Pollution in Beijing during the construction of its Olympic stadium.

Coal is the least efficient of the fossil fuels in terms of the amount of energy gained vs. CO2 released. Burning it also releases numerous toxic chemicals and particulates, which can exact a cost on a country's population in terms of reduced life expectancy and increased health costs. Figuring out the exact cost of coal use, however, is challenging because of a combination of different pollution controls and the mobility of the population.

Thanks to an unusual combination of policies (some completely unrelated to pollution), China has accidentally provided the opportunity to put an exact number on the human cost of coal use. And that number turns out to be staggering: 5.5 years of reduced life expectancy that, when spread over the half-billion people of northern China, means a loss of 2.5 billion life-years.

The Huai River line

There are two key policies that turned China into a giant natural experiment on the impact of coal. The first is that, until recent years, China has had laws in place that severely limited the mobility of its citizenry. People didn't tend to move around, so they continued to live (and die) near the site of their exposure. That makes lifetime exposures easy to estimate, and it ensures that local health and mortality records could be directly connected to these exposures.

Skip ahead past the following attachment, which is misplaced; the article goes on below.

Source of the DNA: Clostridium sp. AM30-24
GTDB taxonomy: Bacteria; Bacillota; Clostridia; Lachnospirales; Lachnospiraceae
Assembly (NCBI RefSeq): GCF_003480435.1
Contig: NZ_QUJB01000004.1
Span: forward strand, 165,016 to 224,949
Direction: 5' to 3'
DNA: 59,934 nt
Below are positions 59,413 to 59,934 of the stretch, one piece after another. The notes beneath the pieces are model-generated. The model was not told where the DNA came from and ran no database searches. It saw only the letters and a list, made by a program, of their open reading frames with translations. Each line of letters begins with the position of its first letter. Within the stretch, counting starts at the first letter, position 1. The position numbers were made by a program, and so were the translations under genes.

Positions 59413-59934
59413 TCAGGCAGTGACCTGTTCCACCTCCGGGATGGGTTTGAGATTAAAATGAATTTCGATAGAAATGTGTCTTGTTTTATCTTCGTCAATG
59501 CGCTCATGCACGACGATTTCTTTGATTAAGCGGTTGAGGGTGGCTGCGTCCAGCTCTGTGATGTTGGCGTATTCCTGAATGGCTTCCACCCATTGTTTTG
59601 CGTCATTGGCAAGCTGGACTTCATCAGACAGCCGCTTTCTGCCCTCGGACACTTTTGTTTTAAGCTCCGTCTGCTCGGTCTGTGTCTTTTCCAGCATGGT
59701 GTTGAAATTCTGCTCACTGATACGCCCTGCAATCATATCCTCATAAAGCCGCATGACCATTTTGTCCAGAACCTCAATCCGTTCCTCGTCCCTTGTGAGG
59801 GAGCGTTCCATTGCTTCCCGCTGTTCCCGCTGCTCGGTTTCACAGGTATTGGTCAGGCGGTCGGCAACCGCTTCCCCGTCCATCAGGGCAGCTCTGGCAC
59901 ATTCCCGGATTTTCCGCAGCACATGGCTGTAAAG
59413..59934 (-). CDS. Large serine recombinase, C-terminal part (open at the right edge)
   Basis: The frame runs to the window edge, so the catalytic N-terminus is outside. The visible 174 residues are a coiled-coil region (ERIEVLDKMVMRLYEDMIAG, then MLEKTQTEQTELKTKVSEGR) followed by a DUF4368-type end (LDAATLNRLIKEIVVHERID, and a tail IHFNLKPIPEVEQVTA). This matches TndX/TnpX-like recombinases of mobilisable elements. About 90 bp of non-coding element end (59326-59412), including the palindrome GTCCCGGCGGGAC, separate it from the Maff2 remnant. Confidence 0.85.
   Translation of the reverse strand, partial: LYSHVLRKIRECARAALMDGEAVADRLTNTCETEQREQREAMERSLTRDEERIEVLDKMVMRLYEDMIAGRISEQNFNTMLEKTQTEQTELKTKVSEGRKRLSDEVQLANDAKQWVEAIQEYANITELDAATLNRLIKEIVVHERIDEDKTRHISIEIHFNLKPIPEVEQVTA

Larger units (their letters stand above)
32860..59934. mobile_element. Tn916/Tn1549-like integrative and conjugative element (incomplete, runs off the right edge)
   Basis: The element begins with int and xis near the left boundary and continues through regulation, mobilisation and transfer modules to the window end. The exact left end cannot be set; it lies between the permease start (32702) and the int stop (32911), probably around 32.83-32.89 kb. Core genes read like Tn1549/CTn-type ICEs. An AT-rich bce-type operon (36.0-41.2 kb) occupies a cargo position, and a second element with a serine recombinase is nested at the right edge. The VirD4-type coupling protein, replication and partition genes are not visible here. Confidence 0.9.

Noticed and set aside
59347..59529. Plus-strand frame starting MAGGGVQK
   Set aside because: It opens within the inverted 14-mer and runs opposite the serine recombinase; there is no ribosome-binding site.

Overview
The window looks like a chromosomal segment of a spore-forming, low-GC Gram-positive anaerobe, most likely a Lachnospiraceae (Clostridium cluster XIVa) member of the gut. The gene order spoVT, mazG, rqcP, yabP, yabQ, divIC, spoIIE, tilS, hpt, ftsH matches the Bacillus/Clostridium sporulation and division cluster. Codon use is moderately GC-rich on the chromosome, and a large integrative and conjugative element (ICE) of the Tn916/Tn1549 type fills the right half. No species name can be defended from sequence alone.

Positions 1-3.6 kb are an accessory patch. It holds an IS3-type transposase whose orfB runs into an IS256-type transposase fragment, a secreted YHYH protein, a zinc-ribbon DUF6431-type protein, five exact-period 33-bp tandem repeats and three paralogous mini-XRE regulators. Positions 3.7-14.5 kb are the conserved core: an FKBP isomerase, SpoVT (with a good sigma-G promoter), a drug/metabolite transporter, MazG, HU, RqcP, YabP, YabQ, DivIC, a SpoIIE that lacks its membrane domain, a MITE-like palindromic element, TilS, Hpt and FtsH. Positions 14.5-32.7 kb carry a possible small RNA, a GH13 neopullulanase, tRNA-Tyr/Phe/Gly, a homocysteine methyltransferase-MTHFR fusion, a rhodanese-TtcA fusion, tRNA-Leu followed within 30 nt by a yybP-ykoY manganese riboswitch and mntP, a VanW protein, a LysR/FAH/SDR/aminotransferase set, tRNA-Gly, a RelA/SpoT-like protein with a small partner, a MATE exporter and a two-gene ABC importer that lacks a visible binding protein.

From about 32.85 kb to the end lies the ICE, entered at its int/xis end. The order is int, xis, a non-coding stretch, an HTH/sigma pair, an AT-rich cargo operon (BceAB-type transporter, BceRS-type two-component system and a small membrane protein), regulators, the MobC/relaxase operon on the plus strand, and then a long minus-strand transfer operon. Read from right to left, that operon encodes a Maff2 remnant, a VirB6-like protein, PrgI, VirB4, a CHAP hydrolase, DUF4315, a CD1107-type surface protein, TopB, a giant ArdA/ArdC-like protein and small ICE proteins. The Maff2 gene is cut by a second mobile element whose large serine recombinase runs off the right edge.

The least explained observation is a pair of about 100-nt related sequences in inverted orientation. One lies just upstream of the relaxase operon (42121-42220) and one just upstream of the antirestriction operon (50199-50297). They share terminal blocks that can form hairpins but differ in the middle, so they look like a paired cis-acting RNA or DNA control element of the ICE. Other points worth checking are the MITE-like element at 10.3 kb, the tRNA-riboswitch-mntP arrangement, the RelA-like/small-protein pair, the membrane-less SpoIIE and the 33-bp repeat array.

Read 7 remaining paragraphs | Comments


09 Jul 20:51

Punish the Jester: A Note on Political Correctness

by S. Abbas Raza

Justin E. H. Smith in his blog:

Justin is telling me a joke. I think.
Photo by Margit Oberrauch
I consider myself politically progressive, but there are a few major sticking points that keep me perpetually at odds with my would-be allies. I hold in utter contempt anyone who would attempt to dictate to me a list of things I am forbidden to say, and it is generally more from the left than from other quarters that such dictation comes. I am part of that minority that continues to consider political correctness a real threat, and not a momentary excess of the early 1990s, when we heard all that reactionary huffing about how soon enough they'll be making us say 'vertically challenged' instead of 'short' and so on. I speak not with Rush Limbaugh but with Vladimir Nabokov when I say that I am horrified by the limitation of free expression, by which I don't mean the usual 'expression of unpopular ideas' beloved of 'card-carrying members of the ACLU', but rather the creative use of language where a Schillerian free play of the imagination is the only source of regulation. I believe the desire to regulate externally stems not just from a misunderstanding of how political progress is made, but also of how language functions.